CHRISTMAS is celebration; and celebration is instinct in the heart. With gift and feast, with scarlet ribbon and fresh green bough, with merriment and the sound of music, we commend the day--oasis in the long, long landscape of the commonplace. Through how many centuries, through how may threatening circumstances, has Christmas been celebrated, since that cry came ringing down the ages, "Fear not: for, behold, I bring you good tidings of great joy, which shall be to all people. For unto you is born this day in the city of David, a Saviour, which is Christ the Lord." Luke 2:10-11 KJV
Christmas is celebration, but the traditions that cluster sweetly around the day have significance only if they translate the heart's intention--the yearning of the human spirit to compass and express faith and hope and love. Without this intention, the gift is bare, and the celebration a touch of tinsel, and the time without meaning. As these attributes, exemplifying the divine spark in mankind, informed the first Christmas and have survived the onslaughts of relentless time, so do they shine untarnished in this present year of our Lord.
Faith and hope and love, which cannot be bought or sold or bartered, but only given away are the wellsprings, firm and deep of Christmas celebration. These are the gifts without price, the ornaments incapable of imitation, discovered only within oneself and therefore unique. They are not always easy to come by, but they are in unlimited supply ever in the province of all.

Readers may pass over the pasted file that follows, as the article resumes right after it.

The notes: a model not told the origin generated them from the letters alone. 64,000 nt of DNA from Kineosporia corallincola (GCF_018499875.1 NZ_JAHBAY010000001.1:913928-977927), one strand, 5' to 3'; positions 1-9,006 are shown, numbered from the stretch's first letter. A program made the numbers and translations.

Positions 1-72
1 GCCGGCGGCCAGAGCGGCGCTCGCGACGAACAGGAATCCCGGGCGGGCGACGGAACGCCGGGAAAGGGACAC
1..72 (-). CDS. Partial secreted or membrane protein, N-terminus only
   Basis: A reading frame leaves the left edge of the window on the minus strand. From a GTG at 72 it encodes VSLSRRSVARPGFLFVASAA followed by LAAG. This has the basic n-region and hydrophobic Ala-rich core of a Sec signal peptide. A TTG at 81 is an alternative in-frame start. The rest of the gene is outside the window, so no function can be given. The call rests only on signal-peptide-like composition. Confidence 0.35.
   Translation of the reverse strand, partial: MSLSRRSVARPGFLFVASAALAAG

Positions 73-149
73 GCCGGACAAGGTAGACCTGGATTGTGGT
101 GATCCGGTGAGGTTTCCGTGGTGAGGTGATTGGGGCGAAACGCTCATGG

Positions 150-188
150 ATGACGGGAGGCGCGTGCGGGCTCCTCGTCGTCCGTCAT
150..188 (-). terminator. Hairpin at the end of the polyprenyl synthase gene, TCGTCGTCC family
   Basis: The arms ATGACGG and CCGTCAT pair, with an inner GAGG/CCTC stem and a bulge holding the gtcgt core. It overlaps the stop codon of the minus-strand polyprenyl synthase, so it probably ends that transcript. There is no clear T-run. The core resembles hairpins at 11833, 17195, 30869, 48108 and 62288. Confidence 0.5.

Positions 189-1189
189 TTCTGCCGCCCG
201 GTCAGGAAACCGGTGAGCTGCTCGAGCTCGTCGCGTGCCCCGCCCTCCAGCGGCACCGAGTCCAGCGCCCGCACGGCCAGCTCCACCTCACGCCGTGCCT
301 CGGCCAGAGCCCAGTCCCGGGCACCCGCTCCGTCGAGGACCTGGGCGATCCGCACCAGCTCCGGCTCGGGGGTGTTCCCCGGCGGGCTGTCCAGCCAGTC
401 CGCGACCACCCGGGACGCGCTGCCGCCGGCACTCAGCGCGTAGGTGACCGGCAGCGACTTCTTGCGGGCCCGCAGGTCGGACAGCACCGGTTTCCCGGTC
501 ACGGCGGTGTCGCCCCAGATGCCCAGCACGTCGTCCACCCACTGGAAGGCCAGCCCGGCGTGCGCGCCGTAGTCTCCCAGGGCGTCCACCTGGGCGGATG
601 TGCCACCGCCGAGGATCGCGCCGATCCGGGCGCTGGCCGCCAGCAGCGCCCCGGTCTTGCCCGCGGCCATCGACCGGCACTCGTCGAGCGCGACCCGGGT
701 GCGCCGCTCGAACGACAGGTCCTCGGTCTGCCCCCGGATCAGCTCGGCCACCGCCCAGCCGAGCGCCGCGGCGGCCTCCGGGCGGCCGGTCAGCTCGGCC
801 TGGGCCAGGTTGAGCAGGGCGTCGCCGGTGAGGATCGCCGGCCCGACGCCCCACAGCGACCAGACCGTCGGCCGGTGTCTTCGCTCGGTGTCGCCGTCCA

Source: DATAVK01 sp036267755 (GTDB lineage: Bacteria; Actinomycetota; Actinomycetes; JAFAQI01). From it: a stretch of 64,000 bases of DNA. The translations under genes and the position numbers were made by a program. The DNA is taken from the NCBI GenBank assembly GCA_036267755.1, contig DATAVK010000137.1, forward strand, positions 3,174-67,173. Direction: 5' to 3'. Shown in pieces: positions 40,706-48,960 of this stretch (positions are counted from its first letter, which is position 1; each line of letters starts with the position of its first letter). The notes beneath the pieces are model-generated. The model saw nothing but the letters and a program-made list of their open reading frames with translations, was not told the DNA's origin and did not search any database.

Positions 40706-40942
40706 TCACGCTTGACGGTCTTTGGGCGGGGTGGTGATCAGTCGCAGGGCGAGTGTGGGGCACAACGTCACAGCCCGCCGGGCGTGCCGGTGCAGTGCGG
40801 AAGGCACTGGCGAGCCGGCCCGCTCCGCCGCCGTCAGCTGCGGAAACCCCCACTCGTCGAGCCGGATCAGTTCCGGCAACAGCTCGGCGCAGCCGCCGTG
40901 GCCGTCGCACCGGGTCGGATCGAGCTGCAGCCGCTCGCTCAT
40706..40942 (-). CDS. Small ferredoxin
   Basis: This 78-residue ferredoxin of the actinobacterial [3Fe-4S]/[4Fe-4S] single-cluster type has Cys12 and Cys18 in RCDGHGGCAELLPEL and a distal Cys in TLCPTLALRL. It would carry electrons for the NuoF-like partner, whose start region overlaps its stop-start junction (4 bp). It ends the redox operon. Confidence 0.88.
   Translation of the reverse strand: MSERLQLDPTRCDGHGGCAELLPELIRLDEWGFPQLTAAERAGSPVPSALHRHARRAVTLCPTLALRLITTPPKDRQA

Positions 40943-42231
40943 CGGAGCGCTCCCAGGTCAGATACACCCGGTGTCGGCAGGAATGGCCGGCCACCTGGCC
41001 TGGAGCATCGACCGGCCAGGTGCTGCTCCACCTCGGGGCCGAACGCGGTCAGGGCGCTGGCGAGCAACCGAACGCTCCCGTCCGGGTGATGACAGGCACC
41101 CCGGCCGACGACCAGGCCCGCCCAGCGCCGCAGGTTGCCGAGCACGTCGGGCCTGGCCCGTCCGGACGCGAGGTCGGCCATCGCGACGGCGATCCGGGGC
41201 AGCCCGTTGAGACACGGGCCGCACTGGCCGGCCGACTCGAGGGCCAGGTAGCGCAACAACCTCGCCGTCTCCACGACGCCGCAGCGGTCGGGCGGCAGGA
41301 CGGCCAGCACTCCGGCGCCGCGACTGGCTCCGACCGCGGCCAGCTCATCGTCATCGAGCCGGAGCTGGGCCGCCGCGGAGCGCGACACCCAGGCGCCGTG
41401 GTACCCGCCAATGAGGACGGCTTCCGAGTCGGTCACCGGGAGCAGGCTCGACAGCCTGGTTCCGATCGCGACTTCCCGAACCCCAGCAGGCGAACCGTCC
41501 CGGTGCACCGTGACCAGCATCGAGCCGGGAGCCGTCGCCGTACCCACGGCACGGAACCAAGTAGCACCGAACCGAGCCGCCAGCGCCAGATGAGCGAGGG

THIS CHRISTMAS mend a quarrel. Seek out a forgotten friend. Dismiss suspicion, and replace it with trust. Write a love letter. Share some treasure. Give a soft answer. Encourage youth. Manifest your loyalty in word and deed. Keep a promise. Find the time. Forgo a grudge. Forgive an enemy. Listen. Apologize if you were wrong. Try to understand. Flout envy.
Examine your demands on others. Think first of someone else. Appreciate. Be kind; be gentle. Laugh a little. Laugh a little more. Deserve confidence.
Take up arms against malice. Decry complacency. Express your gratitude. Go to church. Welcome a stranger. Gladden the heart of a child. Take pleasure in the beauty and wonder of the earth. Speak your love. Speak it again. Speak it still once again.
These are but inklings of a vast category; a mere scratching of the surface. They are simple things; you have heard them all before; but their influence has never been measured.
Christmas is celebration, and there is no celebration that compares with the realization of its true meaning-with the sudden stirring of the heart that has extended itself toward the core of life. Then, only then, is it possible to grasp the significance of the first Christmas--to savor in the inward ear the wild, sweet music of the angel choir; to envision the star-struck sky, and glimpse, behind the eyelids the ray of light that feel athwart a darkened path and changed the world.